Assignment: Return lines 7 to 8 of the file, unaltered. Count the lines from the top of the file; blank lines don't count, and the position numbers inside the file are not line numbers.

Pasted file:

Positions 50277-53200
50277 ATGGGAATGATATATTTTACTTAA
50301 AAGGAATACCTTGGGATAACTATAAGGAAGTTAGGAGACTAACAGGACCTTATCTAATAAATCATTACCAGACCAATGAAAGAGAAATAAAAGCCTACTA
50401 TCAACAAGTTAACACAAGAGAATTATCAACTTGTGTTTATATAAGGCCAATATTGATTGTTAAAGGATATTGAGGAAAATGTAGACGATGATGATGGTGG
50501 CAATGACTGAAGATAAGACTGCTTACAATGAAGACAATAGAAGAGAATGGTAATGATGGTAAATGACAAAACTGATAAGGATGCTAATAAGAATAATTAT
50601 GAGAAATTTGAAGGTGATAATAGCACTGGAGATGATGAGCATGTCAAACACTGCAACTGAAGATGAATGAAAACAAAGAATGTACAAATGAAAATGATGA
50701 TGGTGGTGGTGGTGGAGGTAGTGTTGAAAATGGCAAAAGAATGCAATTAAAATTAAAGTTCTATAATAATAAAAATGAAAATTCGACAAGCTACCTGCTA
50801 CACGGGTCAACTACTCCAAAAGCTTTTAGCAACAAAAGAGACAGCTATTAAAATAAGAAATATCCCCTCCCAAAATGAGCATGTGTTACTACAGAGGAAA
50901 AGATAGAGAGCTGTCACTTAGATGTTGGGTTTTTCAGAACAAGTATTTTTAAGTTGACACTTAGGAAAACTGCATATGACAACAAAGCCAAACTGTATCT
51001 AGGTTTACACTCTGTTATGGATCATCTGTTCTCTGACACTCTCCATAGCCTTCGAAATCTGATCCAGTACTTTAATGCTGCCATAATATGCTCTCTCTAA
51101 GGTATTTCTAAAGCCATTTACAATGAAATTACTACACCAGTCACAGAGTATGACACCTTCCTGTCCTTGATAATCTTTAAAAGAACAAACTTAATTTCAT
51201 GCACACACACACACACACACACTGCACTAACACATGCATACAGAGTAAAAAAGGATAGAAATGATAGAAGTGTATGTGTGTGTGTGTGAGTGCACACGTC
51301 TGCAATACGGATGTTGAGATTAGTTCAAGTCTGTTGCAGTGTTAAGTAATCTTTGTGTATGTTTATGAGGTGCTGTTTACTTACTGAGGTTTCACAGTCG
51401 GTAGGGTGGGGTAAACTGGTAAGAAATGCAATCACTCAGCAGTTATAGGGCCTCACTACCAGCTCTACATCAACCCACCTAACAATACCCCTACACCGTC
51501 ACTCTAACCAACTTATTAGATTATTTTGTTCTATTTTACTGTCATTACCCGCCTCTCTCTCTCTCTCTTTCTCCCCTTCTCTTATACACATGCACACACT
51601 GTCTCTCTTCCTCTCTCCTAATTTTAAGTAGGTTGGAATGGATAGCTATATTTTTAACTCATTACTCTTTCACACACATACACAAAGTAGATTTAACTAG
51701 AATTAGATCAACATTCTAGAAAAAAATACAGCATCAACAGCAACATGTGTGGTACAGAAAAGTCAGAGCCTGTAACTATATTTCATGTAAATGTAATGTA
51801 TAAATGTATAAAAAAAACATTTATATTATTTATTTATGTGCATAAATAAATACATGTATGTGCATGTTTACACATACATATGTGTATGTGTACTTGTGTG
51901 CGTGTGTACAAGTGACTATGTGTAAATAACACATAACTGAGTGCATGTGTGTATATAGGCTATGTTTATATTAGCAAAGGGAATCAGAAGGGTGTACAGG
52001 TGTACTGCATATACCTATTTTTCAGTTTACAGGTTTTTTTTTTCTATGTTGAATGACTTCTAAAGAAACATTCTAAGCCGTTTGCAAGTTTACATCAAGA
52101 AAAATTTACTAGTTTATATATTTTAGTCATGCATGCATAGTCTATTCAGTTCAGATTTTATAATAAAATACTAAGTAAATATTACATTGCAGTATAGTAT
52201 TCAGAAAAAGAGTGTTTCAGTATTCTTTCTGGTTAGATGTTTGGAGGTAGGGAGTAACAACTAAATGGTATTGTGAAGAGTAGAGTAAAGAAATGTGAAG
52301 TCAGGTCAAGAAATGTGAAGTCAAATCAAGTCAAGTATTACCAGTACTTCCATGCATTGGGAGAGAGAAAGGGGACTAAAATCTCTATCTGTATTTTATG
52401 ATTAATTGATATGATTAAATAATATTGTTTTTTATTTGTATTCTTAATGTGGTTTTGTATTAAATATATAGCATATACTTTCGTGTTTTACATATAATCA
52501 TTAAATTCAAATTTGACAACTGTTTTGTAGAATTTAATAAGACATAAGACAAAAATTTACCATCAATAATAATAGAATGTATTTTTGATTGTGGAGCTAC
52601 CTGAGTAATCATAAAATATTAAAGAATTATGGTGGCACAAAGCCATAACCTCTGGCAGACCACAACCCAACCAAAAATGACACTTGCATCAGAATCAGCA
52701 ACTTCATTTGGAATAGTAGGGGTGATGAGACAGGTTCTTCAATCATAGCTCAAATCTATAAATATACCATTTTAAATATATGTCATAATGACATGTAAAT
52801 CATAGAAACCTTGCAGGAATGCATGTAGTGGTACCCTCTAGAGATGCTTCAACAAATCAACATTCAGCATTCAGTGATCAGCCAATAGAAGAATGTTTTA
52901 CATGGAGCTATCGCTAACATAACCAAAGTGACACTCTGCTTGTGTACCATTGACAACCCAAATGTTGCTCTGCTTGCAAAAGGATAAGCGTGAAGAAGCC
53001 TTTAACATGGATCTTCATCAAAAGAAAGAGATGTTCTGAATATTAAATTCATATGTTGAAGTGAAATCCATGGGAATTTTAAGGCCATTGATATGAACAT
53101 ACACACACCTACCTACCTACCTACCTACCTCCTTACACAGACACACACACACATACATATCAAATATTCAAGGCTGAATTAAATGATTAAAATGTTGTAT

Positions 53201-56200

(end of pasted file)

50701 TGGTGGTGGTGGTGGAGGTAGTGTTGAAAATGGCAAAAGAATGCAATTAAAATTAAAGTTCTATAATAATAAAAATGAAAATTCGACAAGCTACCTGCTA
50801 CACGGGTCAACTACTCCAAAAGCTTTTAGCAACAAAAGAGACAGCTATTAAAATAAGAAATATCCCCTCCCAAAATGAGCATGTGTTACTACAGAGGAAA